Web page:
As lending company Huayingkailai Asset Management Co Ltd, the major investor in the transit elevated bus project, is suspected of illegal fundraising amid the suspension of the high-profile project, experts are raising concerns over fraudsters luring unsuspecting investors with false promises of huge returns from innovative and entrepreneurial projects.
The company, a subordinate of Huaying Group, turned out to be a peer-to-peer financial management company illegally collecting funds for a project supposedly aimed at solving traffic congestion.
The TEB is a double-decker bus that holds up to 300 passengers on its upper level and allows vehicles of a height of less than two meters to run below it.
"The fraud is a typical case of a Ponzi scheme." claimed Shen Meng, director of Chanson & Co, a boutique investment bank.
"By luring investors with promises of high returns, Huayingkailai succeeded in collecting money directly from investors with no risk assessment capacity."
He indicated that with Internet finance being continually upgraded, financial fraud is taking on more flexible and deceptive forms.
"Driven by public enthusiasm for entrepreneurship and innovation, the project simply acted as a means to extract money from gullible investors," Shen alleged.
In addition, investors' lack of experience also accounts for the frequent occurrence of these financial fraud cases.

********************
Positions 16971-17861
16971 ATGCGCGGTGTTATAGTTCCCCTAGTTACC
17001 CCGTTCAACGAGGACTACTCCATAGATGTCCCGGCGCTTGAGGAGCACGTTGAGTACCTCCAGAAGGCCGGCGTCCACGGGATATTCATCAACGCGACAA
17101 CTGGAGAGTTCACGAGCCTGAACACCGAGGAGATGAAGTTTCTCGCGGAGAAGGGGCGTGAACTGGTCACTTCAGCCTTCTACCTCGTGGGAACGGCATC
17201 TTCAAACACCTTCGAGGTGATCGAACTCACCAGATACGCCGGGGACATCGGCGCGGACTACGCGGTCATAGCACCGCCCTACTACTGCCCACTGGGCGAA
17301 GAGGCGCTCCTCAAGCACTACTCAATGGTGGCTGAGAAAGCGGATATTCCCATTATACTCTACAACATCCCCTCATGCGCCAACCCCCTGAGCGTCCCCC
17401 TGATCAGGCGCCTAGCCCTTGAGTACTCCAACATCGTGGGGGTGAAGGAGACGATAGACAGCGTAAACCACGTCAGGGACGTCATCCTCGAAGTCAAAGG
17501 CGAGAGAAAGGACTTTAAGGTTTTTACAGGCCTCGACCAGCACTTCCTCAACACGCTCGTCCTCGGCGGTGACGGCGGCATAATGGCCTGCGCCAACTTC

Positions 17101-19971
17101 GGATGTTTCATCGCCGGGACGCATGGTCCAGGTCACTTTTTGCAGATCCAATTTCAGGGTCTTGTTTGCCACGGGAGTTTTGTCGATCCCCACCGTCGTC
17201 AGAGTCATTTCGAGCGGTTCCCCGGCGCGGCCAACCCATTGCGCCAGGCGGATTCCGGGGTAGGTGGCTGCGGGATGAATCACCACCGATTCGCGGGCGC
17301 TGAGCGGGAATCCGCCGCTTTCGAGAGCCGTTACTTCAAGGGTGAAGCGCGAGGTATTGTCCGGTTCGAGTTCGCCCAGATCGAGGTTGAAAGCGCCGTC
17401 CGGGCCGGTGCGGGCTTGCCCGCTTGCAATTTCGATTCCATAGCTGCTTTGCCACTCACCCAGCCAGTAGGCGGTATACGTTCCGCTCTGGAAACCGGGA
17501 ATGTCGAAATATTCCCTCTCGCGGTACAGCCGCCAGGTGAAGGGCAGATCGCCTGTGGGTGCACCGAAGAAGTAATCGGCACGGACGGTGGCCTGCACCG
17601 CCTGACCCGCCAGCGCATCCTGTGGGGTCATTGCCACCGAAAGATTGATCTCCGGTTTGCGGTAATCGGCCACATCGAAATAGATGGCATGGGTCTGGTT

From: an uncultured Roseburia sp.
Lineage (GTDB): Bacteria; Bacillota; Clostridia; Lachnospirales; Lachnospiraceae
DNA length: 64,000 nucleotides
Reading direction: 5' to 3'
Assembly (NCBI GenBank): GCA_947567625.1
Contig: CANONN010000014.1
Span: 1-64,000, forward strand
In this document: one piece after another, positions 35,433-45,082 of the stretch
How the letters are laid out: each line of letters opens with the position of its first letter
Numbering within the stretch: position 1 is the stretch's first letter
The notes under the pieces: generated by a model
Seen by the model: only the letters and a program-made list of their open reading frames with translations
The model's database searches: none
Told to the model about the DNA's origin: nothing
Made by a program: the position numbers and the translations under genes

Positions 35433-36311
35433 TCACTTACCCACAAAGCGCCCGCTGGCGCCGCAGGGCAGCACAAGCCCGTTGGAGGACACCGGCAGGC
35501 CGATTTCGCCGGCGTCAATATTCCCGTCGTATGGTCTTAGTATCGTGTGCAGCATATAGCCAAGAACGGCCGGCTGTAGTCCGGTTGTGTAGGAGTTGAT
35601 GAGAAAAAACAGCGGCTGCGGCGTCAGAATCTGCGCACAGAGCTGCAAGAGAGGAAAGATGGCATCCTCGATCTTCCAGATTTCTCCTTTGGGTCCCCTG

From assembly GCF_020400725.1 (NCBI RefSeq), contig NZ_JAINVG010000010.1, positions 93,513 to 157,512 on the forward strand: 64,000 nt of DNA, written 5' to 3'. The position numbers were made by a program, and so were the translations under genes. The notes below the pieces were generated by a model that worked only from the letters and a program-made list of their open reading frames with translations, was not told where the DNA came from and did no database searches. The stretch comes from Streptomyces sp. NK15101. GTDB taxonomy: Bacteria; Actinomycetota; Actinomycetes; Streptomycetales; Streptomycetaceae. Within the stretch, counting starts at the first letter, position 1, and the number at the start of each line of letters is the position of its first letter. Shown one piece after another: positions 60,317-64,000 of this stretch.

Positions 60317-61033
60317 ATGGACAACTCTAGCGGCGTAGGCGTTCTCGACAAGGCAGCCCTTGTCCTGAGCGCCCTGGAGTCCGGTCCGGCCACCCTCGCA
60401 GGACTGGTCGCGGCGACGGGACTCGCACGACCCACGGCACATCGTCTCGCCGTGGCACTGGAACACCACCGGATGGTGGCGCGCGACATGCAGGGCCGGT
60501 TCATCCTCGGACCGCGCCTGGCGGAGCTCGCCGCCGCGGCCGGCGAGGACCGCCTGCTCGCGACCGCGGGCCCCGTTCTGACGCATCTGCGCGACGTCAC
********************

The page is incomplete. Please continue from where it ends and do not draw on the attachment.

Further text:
"The technology applied in the project is still at its testing stage and the feasibility of the project is not high, meaning that it actually ought to have been a venture capital investment project, which would be totally unsuitable for ordinary investors," Shen said.
On July 2, 32 staff from Huayingkailai, including its CEO Bai Zhiming, were reportedly detained by Beijing police, putting an end to the controversies, which attracted attention worldwide after being displayed at the Beijing International High-Tech Expo in May 2016.
Concerns had been raised on the vehicle's feasibility and safety after it was unveiled by its inventor Song Youzhou, with critics pointing out that it was too large and heavy for Chinese roads and could not let higher vehicles pass under it.
"Innovative projects should be supported by the government," said Yang Weidong, a professor at the China National School of Administration, "but feasibility and risk testing is a must before this can take place. The government should shoulder the most significant role in supervision, and then the public."
Following reports questioning the project and its financing, the test road for the TEB was dismantled by the local government of Qinhuangdao in Hebei province at the end of June, and its developer, Huayingkailai, which failed to fulfill its promised high returns to investors, was suspected of conducting illegal fundraising in the process of promoting the TEB.
Some investors gathered in front of the company's office after the news that the suspects had been detained was released by Beijing police, hoping to get money back.
"They promised us that we would get a 50 percent return on our investments by the end of the year." said an angry middle-aged female investor who declined to be named.